It’s time to think about changing our COVID-19 strategy
We’re now almost two months into the COVID-19 pandemic and it’s time for some reflection.
For the great majority of us who haven’t been touched by the dread disease, it’s time to thank our Maker – whatever Maker you happen to believe in – and even if you don’t believe in a Maker, thank whomever or whatever you want because you’re one damn lucky individual. The worldwide death toll for COVID -19 now stands at 240,000 and of course these deaths will affect millions more.
That’s a lot of death and heartbreak for a disease that almost no one saw coming.
However, I think it’s time to reflect on the implications of what the world’s first major pandemic in a century has done to us and how it’s going to change our civilization forever. The big change I’m hoping for is an attitude change towards our elders, who overwhelmingly are the prime victims of the pandemic.
We all know deep inside that in a world as rich and supposedly caring as ours it doesn’t have to be this way. Therefore, my hope when this nightmare finally settles down, is we finally acknowledge that consigning our seniors to bleak warehouse-type facilities to be looked after by underpaid and over-worked staff, and in some cases not even fed properly, is a crime against humanity and must be ended now. We can do it, and if we don’t, we’re a civilization not worth saving.
Keep in mind that COVID -19 is largely a seniors’ plague with up to two-thirds, and in some cases, more than two-thirds of the victims being the elderly and the medically fragile. If we really are our brothers and sisters’ keepers, surely it’s time we started acting that way.
Then, as the curve flattens as it has started to do in B.C. and many other places, there’s the touchy issue of relaxing the draconian health protocols that have kept so many of us confined to our abodes for what seems like forever.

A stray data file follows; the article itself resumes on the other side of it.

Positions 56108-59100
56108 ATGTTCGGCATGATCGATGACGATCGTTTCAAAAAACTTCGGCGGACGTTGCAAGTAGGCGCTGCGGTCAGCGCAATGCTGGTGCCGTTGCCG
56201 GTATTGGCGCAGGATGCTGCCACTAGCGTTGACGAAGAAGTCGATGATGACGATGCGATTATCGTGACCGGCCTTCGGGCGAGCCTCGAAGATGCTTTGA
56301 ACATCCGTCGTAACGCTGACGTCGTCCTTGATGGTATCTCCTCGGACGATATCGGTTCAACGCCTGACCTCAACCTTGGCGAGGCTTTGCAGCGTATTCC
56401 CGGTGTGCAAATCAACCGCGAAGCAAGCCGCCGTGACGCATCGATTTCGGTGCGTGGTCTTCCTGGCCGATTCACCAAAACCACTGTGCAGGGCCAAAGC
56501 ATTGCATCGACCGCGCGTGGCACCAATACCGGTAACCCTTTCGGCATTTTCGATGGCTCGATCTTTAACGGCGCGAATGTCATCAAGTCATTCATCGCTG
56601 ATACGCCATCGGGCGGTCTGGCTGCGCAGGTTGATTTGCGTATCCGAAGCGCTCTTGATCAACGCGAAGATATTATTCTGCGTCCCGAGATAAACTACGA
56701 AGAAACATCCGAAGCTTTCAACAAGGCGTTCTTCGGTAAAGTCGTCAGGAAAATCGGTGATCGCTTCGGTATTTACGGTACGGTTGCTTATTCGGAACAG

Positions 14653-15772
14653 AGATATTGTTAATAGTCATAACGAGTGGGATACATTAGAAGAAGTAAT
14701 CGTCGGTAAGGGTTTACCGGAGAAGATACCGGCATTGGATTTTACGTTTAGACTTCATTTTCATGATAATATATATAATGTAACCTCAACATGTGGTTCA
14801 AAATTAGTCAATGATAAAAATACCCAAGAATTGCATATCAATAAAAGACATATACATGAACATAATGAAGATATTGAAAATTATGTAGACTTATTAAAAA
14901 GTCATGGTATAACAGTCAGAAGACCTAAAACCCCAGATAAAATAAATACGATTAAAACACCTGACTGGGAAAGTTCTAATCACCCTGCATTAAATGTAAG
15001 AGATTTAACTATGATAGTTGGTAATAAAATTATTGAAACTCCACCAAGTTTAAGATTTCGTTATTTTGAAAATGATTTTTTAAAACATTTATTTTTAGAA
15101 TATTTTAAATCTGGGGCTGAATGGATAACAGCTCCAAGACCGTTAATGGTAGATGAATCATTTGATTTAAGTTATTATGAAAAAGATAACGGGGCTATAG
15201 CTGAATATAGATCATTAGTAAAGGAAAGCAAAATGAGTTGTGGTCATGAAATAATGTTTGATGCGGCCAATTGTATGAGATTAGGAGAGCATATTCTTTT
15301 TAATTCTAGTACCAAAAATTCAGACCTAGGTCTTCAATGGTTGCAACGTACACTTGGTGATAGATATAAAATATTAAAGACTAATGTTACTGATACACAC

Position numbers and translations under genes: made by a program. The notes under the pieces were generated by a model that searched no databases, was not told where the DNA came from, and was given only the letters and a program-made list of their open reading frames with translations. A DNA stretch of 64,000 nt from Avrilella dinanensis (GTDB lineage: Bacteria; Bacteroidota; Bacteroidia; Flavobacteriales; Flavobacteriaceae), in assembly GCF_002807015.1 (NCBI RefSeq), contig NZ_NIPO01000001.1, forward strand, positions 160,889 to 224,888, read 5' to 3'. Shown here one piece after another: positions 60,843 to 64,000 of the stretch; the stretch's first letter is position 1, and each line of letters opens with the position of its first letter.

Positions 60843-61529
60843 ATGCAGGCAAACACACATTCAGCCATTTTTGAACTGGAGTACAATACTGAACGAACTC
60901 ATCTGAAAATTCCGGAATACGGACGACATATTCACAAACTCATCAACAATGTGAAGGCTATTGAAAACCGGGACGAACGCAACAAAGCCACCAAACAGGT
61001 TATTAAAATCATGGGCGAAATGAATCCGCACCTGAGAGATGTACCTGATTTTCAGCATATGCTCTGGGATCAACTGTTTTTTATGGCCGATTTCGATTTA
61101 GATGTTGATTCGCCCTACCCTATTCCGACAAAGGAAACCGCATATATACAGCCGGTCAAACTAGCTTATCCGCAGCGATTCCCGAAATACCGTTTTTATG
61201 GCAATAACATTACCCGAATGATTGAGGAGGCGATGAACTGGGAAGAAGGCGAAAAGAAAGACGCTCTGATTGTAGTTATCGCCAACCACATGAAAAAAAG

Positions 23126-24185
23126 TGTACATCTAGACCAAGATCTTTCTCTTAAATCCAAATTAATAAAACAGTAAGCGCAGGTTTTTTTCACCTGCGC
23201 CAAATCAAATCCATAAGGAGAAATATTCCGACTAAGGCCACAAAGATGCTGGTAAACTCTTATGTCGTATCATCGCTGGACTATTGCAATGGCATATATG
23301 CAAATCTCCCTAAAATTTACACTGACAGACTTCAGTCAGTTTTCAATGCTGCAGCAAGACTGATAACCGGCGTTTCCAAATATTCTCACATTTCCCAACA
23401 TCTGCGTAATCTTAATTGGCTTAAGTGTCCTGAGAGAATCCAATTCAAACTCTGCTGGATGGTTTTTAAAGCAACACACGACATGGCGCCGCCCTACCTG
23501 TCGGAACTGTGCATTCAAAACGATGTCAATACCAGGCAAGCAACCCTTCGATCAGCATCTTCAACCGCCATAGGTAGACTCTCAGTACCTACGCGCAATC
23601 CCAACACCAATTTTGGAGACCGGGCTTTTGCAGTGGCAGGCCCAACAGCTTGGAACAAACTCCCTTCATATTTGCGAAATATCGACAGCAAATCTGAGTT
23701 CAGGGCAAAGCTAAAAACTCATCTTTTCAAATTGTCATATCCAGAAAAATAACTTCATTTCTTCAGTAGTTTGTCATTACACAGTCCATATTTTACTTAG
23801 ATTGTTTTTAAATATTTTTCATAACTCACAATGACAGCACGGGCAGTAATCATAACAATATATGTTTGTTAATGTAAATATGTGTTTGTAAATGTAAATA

I think it’s time to start loosening the bonds. So does B.C.’s Chief Public Health Officer Dr. Bonnie Henry, who said in an interview this week that the chances of being infected by a passing pedestrian or jogger outside are “negligible” as long as they are six feet away. So, for God’s sake get out in the spring air and go for a walk in a park.
And a message for B.C. Premier John Horgan, who along with Henry has been providing great leadership in the COVID -19 crisis: “It’s spring, John and our minds turn to a lot of things and one of them is enjoying our wonderful provincial park system. So, be a good guy and open the provincial parks. I’m sure Bonnie would agree.”
And then there’s the other end of the precious spectrum – our children. They have hardly been touched by COVID at all. So why don’t we re-open the schools starting with the elementary grades first. Surely the kids, their parents and their teachers deserve a break?
Maybe the bars and restaurants could follow, too, with strongly enforced social distancing rules. And last, but certainly not least, let’s open up the hospital beds to deal with the lengthy elective surgery backlog. There are people dying in that backlog.
Finally, there’s politics. There’s always politics. You can’t avoid it, and in this case, I’m talking about Prime Minister Justin Trudeau, who I think has also provided strong leadership during the pandemic, but in my opinion is starting to wear out his welcome.
Do we really need Trudeau with an hour of free CBC Radio time every morning telling us what we already know? (self-isolate, stay home.) I don’t think so and if the Prime Minister continues, I think the taxpayer funded CBC should allow other politicians to speak too.
We all support freedom of speech, but even freedom of speech can be abused.
Lead image: Norbury Lake Provincial Park, like other parks across B.C., remains closed to the public. Carrie Schafer/e-KNOW photo
– Gerry Warner is a retired journalist, who’s eternally grateful he’s escaped the COVID-19 demon up until now.